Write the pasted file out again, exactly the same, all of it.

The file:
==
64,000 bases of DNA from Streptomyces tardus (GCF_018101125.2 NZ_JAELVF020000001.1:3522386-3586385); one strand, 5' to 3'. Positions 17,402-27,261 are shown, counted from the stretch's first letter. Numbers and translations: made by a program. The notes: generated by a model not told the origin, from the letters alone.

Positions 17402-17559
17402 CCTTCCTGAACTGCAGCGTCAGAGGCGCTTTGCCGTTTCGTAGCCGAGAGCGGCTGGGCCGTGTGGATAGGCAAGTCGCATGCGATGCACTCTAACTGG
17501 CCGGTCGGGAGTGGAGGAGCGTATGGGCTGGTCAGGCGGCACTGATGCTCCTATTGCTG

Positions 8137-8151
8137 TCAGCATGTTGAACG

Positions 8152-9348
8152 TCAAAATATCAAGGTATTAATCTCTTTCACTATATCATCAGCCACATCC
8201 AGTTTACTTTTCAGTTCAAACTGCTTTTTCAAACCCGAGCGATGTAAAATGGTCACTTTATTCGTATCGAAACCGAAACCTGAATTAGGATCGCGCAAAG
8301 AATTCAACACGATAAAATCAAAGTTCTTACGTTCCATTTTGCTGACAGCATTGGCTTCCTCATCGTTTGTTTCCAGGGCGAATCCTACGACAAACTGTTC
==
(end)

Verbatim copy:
64,000 bases of DNA from Streptomyces tardus (GCF_018101125.2 NZ_JAELVF020000001.1:3522386-3586385); one strand, 5' to 3'. Positions 17,402-27,261 are shown, counted from the stretch's first letter. Numbers and translations: made by a program. The notes: generated by a model not told the origin, from the letters alone.

Positions 17402-17559
17402 CCTTCCTGAACTGCAGCGTCAGAGGCGCTTTGCCGTTTCGTAGCCGAGAGCGGCTGGGCCGTGTGGATAGGCAAGTCGCATGCGATGCACTCTAACTGG
17501 CCGGTCGGGAGTGGAGGAGCGTATGGGCTGGTCAGGCGGCACTGATGCTCCTATTGCTG

Positions 8137-8151
8137 TCAGCATGTTGAACG

Positions 8152-9348
8152 TCAAAATATCAAGGTATTAATCTCTTTCACTATATCATCAGCCACATCC
8201 AGTTTACTTTTCAGTTCAAACTGCTTTTTCAAACCCGAGCGATGTAAAATGGTCACTTTATTCGTATCGAAACCGAAACCTGAATTAGGATCGCGCAAAG
8301 AATTCAACACGATAAAATCAAAGTTCTTACGTTCCATTTTGCTGACAGCATTGGCTTCCTCATCGTTTGTTTCCAGGGCGAATCCTACGACAAACTGTTC